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[96] event, urged Charles not to allow it to affect his plans of travelling, or to speed his return. The character of his father has already been given,—just, but severe and rigid. Felton wrote, in relation to his death: ‘President Quincy spoke of his character as a high-minded and honorable man in the most energetic terms; and that is the character which all ascribe to him.’ Charles reverenced his father's uprightness and fidelity to his convictions, and through life referred to him always in terms of filial respect. He had no undutiful conduct to recall. He had observed, in boyhood and in manhood, all the obligations of a son. ‘You were a good son,’ wrote Lieber, in a letter of condolence. Cleveland, who knew all the circumstances of his life at home, wrote: ‘That your duty to him was fully done, must now be a source of infinite satisfaction.’ But this narrative would be incomplete, if it said no more of this relation of father and son. The father's rigid nature imposed an iron rule at home, which bore heavily on the elder sons. Charles chafed under it; and after he was himself emancipated, and had taken lodgings away from home, he sympathized with his brothers and sisters whom he left behind. When he went to Europe, he besought from his father a milder regime for the younger children; and, indeed, a somewhat milder one followed the next year. The intervention, however, was not kindly received; and from that time a single letter from Charles was all that passed between the two. This feature of Sumner's early life was not a transient grief only. The want of a genuine sympathy between father and son leaves a void in one's being, which time and new relations never fill. While abroad, and for years after his return, he referred— though with no unfilial reproaches—to this unhappy experience of his youth, in words which showed how profoundly he had felt it. This was his first domestic calamity; but it was not to be his last!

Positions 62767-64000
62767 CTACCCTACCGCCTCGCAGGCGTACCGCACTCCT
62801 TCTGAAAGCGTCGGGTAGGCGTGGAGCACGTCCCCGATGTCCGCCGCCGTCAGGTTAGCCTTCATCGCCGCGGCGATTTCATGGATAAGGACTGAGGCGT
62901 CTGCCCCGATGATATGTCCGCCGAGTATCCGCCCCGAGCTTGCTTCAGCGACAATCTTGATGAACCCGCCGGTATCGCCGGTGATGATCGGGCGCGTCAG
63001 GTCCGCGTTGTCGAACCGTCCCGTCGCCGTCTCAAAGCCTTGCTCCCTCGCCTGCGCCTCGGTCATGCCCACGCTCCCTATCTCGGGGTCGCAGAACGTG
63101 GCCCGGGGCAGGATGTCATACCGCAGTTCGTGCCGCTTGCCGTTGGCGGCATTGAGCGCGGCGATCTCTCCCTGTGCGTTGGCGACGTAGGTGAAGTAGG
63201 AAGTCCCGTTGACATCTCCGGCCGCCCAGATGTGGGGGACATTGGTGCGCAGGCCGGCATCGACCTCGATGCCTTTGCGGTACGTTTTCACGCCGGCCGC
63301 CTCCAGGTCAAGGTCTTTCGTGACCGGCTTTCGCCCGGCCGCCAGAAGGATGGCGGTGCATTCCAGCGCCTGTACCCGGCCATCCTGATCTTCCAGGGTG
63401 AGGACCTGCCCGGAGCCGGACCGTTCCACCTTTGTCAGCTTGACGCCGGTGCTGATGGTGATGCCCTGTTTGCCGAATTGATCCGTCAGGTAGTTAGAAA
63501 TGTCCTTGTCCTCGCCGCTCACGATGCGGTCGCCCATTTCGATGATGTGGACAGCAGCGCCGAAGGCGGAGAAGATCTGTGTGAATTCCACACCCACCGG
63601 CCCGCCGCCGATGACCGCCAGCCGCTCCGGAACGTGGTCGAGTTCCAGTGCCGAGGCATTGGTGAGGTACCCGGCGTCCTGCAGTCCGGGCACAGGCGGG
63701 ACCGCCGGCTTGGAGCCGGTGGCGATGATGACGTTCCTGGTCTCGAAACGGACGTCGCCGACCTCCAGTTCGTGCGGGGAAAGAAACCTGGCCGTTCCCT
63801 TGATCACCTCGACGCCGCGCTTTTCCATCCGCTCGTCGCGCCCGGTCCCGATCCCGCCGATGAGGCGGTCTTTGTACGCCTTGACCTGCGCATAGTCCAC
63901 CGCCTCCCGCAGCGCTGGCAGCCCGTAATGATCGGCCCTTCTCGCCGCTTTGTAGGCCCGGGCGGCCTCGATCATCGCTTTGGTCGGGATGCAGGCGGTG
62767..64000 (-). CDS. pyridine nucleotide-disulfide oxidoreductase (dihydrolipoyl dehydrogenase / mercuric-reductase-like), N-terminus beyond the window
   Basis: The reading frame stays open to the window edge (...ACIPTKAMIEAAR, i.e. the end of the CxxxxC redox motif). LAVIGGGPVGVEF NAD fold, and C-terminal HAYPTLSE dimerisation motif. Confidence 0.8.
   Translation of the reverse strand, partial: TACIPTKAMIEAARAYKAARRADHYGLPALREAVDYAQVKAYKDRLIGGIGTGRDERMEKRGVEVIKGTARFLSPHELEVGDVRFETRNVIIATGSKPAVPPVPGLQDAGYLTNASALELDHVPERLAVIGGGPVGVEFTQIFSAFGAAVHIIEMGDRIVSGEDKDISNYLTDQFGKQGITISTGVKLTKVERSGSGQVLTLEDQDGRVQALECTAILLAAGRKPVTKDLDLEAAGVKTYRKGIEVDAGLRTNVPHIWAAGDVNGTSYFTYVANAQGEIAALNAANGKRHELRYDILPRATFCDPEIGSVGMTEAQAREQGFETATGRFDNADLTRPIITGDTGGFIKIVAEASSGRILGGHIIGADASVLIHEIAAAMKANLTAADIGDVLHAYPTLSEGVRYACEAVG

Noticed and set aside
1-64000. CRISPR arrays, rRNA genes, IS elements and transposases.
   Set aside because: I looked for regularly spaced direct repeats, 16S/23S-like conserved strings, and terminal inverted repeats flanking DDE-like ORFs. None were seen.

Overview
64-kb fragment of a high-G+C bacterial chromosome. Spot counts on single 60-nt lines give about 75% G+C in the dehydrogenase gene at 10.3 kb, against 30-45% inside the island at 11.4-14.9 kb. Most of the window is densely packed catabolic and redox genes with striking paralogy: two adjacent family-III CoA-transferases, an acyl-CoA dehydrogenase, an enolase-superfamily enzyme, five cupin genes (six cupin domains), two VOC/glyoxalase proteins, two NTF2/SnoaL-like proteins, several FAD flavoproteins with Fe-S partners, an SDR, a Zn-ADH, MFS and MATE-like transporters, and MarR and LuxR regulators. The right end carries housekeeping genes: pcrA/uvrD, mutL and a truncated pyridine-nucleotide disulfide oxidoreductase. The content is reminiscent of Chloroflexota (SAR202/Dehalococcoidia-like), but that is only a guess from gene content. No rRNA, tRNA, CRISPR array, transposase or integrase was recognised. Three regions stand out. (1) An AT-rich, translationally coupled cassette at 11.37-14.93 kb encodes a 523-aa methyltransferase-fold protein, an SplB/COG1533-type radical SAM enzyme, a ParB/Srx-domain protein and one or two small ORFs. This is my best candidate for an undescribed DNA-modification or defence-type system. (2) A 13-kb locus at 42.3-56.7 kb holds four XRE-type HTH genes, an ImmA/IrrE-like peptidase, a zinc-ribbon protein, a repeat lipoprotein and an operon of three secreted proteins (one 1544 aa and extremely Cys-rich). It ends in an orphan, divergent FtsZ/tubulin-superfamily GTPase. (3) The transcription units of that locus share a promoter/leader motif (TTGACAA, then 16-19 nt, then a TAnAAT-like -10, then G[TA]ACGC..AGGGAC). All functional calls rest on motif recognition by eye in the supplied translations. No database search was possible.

At Florence, Sumner became much interested in Horatio Greenough, who was then at work on his ‘Washington’ and ‘Rescue,’ both now placed—the latter a group—at the east front of the National Capitol. Sumner was greatly impressed with Greenough's intellectual power, as well as his genius in his art, and much enjoyed his society. Greenough, answering a letter in which Sumner, after leaving Florence, made some suggestions as to the ‘Washington,’ wrote, Nov. 16, 1839:—

I look upon your advice respecting the accessory ornaments of my chair as having been most well-timed and fortunate for me,—not that I think the

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